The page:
50. 50. Shito saito and Noriyoshi (AJO 1997) investigated the effects of low-power laser irradiation on bone regeneration during expansion of a mid-palatal suture in 76 Wistar stain rats. Gallium-aluminum-arsenide diode laser 100mW irradiation was applied to the mid-palatal suture during expansion carried out over 7 days, 3 days, and 1 day. The bone regeneration in the mid-palatal suture was estimated by histomorphometric method. In the 7-day irradiation group showed significant acceleration at 1.2- to 1.4 fold compared with that in the non-irradiated rats, and this increased rate was irradiation dose-dependent These findings suggest that lowpower laser irradiation can accelerate bone regeneration in a midpalatal suture during rapid palatal expansion and that this effect is dependent not only on the total laser irradiation dosage but also on the timing and frequency of irradiation. www.indiandentalacademy.com 50
  51. 51. Ozawa et al (1995) reported that the number of calcified bone nodules formed by isolated rat calvarial osteoblasts was significantly increased by low-power laser irradiation and concluded that laser irradiation early in the cell culture period is more effective in inducing nodule formation due to differentiation of osteoblasts and that osteoblasts may have a specific optimal dosage of irradiation for acceleration of differentiation. Because osteoblasts may be recruited along the bone edges from undifferentiated precursor cells in the expanding mid-palatal suture, laser irradiation could potentially stimulate the recruitment and/or maturation of osteoblasts. This possible mechanism is also supported by the results of several other studies indicating that laser irradiation is effective when applied at healing sites, such as those of bone fracture, bone defect, tooth extraction, and transplantation of bone morphogenetic protein. www.indiandentalacademy.com 51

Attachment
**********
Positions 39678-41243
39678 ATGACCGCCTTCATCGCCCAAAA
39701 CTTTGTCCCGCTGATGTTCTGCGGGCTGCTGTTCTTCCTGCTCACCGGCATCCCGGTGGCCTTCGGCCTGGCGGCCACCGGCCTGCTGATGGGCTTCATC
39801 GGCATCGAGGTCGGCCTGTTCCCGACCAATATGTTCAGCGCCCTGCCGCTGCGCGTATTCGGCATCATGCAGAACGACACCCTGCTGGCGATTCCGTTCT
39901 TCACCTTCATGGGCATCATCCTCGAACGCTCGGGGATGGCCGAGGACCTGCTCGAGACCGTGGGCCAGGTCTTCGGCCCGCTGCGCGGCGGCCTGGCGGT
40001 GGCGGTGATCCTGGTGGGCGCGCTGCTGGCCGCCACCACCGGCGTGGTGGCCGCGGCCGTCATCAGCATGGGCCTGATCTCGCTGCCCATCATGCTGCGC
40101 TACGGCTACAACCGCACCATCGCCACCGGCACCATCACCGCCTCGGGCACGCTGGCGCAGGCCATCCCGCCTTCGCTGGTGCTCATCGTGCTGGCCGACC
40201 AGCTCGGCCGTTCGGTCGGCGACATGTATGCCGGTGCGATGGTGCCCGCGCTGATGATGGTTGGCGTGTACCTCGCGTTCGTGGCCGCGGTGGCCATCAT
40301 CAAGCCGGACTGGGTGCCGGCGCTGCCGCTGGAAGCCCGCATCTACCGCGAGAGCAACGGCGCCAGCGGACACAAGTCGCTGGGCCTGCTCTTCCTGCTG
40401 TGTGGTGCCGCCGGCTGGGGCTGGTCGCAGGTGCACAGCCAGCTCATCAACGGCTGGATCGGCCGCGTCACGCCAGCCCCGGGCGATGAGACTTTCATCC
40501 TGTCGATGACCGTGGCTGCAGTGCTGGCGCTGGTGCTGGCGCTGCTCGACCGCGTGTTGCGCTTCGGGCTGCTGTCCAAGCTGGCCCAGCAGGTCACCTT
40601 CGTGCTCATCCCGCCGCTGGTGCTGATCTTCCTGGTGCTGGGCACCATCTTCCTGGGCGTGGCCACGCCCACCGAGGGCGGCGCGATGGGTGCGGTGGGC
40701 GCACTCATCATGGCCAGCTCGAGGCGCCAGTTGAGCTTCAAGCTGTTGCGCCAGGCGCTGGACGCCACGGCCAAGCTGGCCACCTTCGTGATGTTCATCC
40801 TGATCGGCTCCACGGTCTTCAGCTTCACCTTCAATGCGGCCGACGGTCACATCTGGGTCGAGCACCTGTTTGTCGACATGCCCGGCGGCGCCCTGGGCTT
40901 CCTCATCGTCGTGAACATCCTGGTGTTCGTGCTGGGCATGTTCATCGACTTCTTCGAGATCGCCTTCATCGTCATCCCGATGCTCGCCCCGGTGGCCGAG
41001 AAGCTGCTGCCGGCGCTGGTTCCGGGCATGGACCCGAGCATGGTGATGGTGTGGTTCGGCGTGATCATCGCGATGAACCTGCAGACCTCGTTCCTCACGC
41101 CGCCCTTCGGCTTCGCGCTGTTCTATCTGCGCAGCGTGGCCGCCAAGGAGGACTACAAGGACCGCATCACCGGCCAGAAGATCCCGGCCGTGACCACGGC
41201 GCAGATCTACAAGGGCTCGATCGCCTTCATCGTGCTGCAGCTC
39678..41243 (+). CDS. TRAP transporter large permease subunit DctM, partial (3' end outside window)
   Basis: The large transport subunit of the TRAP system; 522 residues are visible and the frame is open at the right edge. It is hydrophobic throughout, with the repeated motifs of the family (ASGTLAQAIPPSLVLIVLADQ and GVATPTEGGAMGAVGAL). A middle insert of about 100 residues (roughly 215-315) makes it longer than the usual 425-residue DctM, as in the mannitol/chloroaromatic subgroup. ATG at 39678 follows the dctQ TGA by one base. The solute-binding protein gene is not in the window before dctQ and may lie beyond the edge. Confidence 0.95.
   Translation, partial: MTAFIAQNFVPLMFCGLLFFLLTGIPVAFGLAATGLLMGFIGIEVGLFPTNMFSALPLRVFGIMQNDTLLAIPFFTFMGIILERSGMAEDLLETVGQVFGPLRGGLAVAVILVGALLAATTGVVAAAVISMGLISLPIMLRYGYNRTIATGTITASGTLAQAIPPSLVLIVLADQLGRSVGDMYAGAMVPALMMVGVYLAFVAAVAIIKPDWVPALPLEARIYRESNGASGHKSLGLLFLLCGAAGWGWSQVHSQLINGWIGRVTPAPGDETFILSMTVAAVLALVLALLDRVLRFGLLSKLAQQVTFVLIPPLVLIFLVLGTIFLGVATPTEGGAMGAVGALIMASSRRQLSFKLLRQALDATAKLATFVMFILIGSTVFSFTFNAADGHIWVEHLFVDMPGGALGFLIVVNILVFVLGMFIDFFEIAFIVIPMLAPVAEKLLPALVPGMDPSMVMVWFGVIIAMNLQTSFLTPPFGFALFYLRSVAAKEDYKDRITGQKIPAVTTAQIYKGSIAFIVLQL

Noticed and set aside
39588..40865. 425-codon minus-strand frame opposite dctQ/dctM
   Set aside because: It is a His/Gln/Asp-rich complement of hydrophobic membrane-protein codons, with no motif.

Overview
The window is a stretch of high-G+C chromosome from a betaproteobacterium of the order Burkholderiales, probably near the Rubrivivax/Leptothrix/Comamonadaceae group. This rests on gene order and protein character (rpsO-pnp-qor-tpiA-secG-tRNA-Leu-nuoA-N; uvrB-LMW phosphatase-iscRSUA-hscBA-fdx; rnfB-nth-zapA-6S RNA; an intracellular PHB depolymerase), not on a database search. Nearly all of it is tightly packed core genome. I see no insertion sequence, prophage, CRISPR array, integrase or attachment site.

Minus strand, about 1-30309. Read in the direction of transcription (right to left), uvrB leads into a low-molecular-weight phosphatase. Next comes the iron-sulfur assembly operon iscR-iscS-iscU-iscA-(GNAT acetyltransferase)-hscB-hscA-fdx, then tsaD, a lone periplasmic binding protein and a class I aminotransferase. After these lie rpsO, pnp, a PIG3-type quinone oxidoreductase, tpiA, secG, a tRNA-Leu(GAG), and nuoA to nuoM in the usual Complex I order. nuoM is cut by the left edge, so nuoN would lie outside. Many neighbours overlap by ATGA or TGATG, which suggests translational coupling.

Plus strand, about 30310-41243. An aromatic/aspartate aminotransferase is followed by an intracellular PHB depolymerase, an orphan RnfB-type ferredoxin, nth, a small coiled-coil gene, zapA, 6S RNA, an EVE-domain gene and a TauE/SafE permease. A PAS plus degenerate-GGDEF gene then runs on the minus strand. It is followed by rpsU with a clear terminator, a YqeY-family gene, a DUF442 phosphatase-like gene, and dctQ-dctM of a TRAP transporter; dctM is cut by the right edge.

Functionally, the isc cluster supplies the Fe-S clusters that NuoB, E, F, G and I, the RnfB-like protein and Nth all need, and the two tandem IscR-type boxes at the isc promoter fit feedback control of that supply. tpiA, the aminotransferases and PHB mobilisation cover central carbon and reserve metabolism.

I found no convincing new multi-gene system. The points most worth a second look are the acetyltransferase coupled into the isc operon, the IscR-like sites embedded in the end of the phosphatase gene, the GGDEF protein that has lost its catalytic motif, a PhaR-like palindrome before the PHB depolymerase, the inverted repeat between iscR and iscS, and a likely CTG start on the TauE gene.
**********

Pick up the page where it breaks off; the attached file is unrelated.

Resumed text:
52. 52. MAXILLARY ANTERIOR TEETH From the patient's point of view, one of the most spectacular changes accompanying RME is the opening of a diastema between the maxillary central incisors. One can understand how the opening of such a space would alarm both patient and parents. It is estimated that during active suture opening, the incisors separate approximately half the distance the expansion screw has been opened, but the amount of separation between the central incisors should not be used as an indication of the amount of suture separation. www.indiandentalacademy.com 52